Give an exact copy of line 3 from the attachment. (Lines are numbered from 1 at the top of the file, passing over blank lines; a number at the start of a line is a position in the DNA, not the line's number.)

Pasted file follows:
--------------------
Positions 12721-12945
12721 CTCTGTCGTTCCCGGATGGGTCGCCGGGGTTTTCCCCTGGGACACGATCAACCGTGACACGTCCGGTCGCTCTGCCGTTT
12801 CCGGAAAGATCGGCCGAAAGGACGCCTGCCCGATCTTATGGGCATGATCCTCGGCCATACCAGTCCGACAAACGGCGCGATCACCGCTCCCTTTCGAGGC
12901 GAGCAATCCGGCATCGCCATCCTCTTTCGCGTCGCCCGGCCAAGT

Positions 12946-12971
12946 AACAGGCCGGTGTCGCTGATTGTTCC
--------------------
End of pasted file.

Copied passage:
12801 CCGGAAAGATCGGCCGAAAGGACGCCTGCCCGATCTTATGGGCATGATCCTCGGCCATACCAGTCCGACAAACGGCGCGATCACCGCTCCCTTTCGAGGC